When The Going Gets Tough Apple’s iPhone Goes Pro
The amazing dual-camera inside Apple’s iPhone 7 Plus has been a huge success. Customers like the fantastic pictures they take, and Apple’s got to love the profit margin. I think we’re going to see the difference between Pro and standard versions of the smartphone become more acute in the years to come.
This makes sense. You see, iPhones are now in the same kind of mental space as Macs once were. Apple did a clever thing when it introduced Pro notebooks and desktops within its highly successful Mac quadrant offering. The smartphone market is now sufficiently mature that it can really drive home the Pro/Plus point with unique features (like the camera) and high-tech enhancements you just won’t find elsewhere.
The plan works. A Wall Street Journal report this morning claims the iPhone 7 Plus accounted for 40 percent of total iPhone sales in the last quarter. That’s twice as many (by ratio) as those who opted for the iPhone 6 Plus. That product was all about display size, but Apple’s now realized it can define an even higher-end premium iPhone experience with its Plus/Pro brand. This also means the premium smartphone market is not defined by the iPhone any more, but the iPhone Plus – which is now the single best smartphone on the planet, with no significant competition.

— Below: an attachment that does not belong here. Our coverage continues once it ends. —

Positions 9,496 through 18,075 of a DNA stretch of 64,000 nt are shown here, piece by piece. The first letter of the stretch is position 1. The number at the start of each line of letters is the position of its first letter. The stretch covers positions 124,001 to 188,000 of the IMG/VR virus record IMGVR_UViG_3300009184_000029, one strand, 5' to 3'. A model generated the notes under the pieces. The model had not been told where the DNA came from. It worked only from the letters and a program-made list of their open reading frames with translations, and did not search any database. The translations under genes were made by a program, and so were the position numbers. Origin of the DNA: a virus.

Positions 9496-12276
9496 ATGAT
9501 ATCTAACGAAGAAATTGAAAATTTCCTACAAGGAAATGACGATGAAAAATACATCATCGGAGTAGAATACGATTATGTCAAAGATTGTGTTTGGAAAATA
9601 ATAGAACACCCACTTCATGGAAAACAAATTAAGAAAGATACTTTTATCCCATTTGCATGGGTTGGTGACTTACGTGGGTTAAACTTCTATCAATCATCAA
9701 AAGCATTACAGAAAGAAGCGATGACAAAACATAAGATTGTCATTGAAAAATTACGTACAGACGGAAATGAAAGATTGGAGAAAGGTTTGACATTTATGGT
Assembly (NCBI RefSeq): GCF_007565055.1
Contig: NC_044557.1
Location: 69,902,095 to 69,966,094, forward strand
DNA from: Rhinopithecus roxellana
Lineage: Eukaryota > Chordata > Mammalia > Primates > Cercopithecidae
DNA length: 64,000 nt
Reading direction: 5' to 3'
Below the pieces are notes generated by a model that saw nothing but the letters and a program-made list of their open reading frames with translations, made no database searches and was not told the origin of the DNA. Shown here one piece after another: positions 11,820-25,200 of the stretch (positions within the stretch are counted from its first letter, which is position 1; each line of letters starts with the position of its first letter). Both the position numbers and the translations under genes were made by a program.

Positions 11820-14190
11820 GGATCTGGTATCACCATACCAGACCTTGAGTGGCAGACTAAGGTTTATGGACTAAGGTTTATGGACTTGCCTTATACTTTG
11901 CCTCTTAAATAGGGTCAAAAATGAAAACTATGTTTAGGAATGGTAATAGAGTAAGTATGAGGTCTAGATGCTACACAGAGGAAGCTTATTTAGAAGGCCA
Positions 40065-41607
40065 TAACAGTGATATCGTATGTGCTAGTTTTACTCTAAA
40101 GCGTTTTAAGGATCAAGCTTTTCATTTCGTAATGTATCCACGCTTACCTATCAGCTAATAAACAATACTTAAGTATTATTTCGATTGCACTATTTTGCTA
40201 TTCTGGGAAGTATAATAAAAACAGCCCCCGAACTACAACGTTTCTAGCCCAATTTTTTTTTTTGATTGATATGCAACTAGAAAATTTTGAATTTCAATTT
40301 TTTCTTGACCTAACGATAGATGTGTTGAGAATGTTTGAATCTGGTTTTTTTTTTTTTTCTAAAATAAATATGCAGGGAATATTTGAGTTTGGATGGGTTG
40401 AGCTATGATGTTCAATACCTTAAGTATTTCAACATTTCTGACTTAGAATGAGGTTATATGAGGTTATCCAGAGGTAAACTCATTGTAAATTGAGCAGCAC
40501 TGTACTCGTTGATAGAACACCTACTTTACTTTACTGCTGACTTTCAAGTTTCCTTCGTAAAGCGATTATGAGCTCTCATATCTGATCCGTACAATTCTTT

Better, Better, and Best
Apple is quietly redefining smartphones.
As it migrates iPhones into the very highest end of the market, this will also create the space it needs to introduce a third category of iPhone.
I imagine we will see a Pixel killer (overrated and overpriced as that device is) at the low end of Apple’s high end smartphone market, a uniquely interesting ‘normal’ iPhone at the mid range of the high end of the market, with little or no competition, and, at the high end of the high end market, a unique (and probably expensive) device that sets the bar for the future of the entire category.
This focus on making the best product will be critical to how Apple survives the coming tough years. These years will be tough. Consumer electronics companies and everybody else will certainly feel the economic and social consequences of the historically illiterate politics of our time.